Diamond Rings Jewellery Photography

Whether you’re looking to photograph a $50 dollar pair of handcrafted earrings or a $15 000 diamond ring for an advertising campaign, knowing how to photograph jewellery is a useful skill for any photographer.

This product photography class provides solutions to some of the most common challenges associated with jewellery photography, including controlling reflections on shiny surfaces and working at close magnification.

Challenges:

  • Controlling reflection on shiny surfaces
  • How to light small objects on a white background
  • Getting sufficient depth of field at high magnification
  • Best camera settings for product photography

Solutions:

  • Create a light cone to remove reflections
  • Gradient light with pockets of light to highlight key areas
  • Use focus stacking to get the whole image sharp
  • Select a small aperture for maximum depth of field, low ISO and highest sync speed

You can watch the retouching process and focus stacking technique for this shoot in the accompanying post-production class.


To overcome the problem of unwanted reflections, I created a light cone, which I placed over the rings. This blocked out any reflections and allowed me to create that graduated lighting that is so great for jewellery photography.

Creating a light cone for jewellery photography

Creating a light cone to reduce reflections on the rings.

The next step was to light the rings. I started with my fill light (a bare bulb point light source), before gradually adding a few more to highlight key elements and add some extra sparkle. Although I used picolites with projection attachments for this shoot, you could achieve the same effect with a tight snoot.

Lighting setup for jewellery photography

The effect of each individual light.

The final stage of the shoot was the focus stack. Even though I was shooting at a small aperture, I couldn’t get sufficient depth of field due to the high magnification. Before I could start my focus stack, I had to finalise my lighting and ensure my camera was locked down (I use my Manfrotto Super Salon, but any sturdy tripod will work). Working in manual focus, I then took a series of images shifting the focus from the front (the diamond) to the back (my background surface).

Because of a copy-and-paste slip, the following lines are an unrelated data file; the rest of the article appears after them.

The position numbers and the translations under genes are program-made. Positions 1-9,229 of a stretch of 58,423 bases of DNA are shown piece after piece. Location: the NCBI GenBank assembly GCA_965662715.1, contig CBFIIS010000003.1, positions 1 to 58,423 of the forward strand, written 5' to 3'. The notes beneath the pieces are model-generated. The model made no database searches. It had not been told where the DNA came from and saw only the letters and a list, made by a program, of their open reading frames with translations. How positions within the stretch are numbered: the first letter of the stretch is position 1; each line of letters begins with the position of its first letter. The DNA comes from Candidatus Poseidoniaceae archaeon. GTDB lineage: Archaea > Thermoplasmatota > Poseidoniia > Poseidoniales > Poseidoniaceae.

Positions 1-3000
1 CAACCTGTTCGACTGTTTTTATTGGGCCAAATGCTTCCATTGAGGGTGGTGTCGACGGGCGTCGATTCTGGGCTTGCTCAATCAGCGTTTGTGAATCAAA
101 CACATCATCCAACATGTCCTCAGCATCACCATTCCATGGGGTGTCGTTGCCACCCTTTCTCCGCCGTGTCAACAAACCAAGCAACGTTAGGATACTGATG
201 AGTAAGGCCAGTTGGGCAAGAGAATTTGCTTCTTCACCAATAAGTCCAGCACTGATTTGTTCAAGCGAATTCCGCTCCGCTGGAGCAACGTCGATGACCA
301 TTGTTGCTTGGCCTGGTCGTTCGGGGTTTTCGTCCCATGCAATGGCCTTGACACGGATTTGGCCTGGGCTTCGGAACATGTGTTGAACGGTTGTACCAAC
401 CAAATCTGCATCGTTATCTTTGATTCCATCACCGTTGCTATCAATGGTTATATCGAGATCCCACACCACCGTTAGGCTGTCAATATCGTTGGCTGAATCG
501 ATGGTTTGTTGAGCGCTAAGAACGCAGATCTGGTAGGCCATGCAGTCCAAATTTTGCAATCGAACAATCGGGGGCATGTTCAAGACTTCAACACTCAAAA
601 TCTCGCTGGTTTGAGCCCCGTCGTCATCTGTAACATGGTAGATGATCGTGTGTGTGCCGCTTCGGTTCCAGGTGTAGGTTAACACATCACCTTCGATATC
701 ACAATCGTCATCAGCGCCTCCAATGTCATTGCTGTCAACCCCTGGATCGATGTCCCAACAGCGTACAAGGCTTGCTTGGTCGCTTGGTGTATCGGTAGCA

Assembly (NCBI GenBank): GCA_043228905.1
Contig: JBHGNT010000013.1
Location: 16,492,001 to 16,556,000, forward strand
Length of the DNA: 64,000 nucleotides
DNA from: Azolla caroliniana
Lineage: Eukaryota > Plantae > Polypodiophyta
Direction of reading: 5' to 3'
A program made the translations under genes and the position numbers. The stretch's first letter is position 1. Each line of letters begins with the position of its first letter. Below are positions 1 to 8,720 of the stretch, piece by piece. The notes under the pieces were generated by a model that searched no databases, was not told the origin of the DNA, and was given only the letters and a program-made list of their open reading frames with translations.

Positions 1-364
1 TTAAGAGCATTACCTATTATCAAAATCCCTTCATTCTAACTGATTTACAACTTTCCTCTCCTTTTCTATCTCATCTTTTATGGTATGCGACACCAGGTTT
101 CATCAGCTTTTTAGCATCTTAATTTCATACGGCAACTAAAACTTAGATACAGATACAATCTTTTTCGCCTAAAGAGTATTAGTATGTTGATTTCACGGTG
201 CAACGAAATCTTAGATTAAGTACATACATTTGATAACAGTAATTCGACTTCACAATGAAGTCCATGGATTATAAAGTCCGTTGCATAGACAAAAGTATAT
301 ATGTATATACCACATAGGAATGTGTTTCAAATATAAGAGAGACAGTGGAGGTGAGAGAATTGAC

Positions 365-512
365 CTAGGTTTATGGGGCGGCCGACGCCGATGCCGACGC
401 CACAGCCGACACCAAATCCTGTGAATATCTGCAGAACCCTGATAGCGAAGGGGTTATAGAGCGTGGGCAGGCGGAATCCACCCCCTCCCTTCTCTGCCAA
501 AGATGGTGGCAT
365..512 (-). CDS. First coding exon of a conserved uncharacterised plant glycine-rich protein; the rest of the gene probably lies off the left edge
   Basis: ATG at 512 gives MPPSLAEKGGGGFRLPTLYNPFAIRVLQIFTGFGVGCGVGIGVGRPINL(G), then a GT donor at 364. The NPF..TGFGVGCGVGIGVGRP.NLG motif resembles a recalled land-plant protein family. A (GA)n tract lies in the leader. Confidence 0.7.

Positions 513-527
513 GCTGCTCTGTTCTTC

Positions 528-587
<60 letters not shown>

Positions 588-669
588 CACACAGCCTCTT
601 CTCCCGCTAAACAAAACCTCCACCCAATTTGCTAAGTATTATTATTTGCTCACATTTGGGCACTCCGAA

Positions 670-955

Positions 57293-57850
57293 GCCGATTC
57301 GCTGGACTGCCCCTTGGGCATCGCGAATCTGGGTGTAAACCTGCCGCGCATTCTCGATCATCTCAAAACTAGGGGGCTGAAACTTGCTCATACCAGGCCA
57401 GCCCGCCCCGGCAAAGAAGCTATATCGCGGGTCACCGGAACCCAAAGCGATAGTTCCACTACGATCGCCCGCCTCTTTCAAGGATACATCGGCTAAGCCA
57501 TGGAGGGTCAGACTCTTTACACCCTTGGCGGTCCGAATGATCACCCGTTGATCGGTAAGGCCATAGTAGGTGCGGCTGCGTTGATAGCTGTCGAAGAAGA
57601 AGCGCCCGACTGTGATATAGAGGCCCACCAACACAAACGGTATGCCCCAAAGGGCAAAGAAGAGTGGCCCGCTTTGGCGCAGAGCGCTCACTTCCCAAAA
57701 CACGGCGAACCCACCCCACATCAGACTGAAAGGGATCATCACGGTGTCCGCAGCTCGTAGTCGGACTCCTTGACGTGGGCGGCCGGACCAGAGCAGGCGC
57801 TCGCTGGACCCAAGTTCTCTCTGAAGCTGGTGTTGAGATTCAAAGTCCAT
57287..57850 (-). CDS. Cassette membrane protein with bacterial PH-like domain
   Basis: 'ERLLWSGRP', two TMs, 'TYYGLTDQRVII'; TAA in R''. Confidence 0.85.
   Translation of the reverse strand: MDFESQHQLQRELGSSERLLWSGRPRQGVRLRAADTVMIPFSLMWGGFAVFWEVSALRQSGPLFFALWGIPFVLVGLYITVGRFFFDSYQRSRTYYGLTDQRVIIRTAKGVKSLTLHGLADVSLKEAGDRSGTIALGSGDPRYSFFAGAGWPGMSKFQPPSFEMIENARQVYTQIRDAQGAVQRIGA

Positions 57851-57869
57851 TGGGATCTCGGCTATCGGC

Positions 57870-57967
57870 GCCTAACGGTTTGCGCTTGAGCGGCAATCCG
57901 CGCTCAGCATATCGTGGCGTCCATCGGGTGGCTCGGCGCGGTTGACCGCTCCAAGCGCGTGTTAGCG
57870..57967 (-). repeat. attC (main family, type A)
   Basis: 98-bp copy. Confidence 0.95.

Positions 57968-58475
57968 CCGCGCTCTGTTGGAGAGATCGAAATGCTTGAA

Here you can see the first image of the focus stack, with the focus on the front of the diamond ring:

Focus stack for jewellery photography

The first image in the rings focus stack.

And here is the final image of the focus stack:

Focus stack for jewellery photography

The last image in the rings focus stack.

In the above image, the last of the focus stack, the focus point is at the base of the ring. I took a total of 12 images to ensure my whole image would be sharp.

Once I’d completed the focus stack, the next step was to put it all together in Photoshop. You can learn how I did that here.

The final image:

Rings photography final image

The final image of the rings jewellery shoot.


To read more about to photograph jewellery, visit our blog post where you’ll learn my top tips for jewellery photography. If you’re interested in watching more jewellery photography classes, I’ve put together a selection of courses you’ll find helpful below.

If you have any questions, please post in the comment section below.

NOTE: This photography class is available with English subtitles.

Comments

  1. Hi! What kind of lights should I use? I don’t have all the materials you have for lighting, but I don’t know what lights I should use?

    1. Hi, what sort of lights options do you have? Speedlites, studio lights maybe even more economic ones such as Godox or Elinchrom or continuous LED lights?

  2. Hey karl great videos , what can i do to get 1 jewelry to focus stack with less images to stack? i shoot closly to the “ring” so the image will be as sharp as i can , and the camera is standing in front of it , at a straight and surface level . not like you did in the video , it can turn up to 100 photos if i am not increase th f stop , but when i increase it the sharpness decreases aswell .

    1. Hi Hilelkashi, Why do you need to shoot ‘less images’ for the photo stack? If you have set the shot up and you have your camera on a tripod it is very easy to shoot 4, 6, 10 or however many images are necessary for the focus stack. Software such as Helicon puts the stack together for you in a matter of seconds?

          1. The jewelry i shoot takes most of my 77D frame so it will be as sharp , and im with a 100m lens , i use around f8 and 1/200 shutter speed since its the limit when im with the flash probes, and the minimum of photos i take is 60.

            Thanks for answering if you have any tips ill be glad , i saw a proffesional shooting jewelry he was shooting from way higher and tilted camera downwards , i shoot with the camera straight at the jewelry’a hight.

  3. Dear karl,
    thats a very helpful video , i have an important question and im urged to get an answer , why didnt you consider using a product box ? the one thats lit with white led from inside , . also know as photo studio box . im about to work in jewlery photography and i need to finalize whether if its more convenient for me to use a photo box or a cone just like you did(which might be a little bit of a hassle ) as i need to save time and produce a rather consistent group of images
    Thanks in advance ,

    1. Hi, I don’t find they have enough level of control for me to adjust my lighting. Also generally speaking some LED’s don’t reproduce the full range of colour in objects unless they have a very high CRI. There are some expensive jewellery only photography box solutions that I’ve seen that do work well though but I think they were about $2000.

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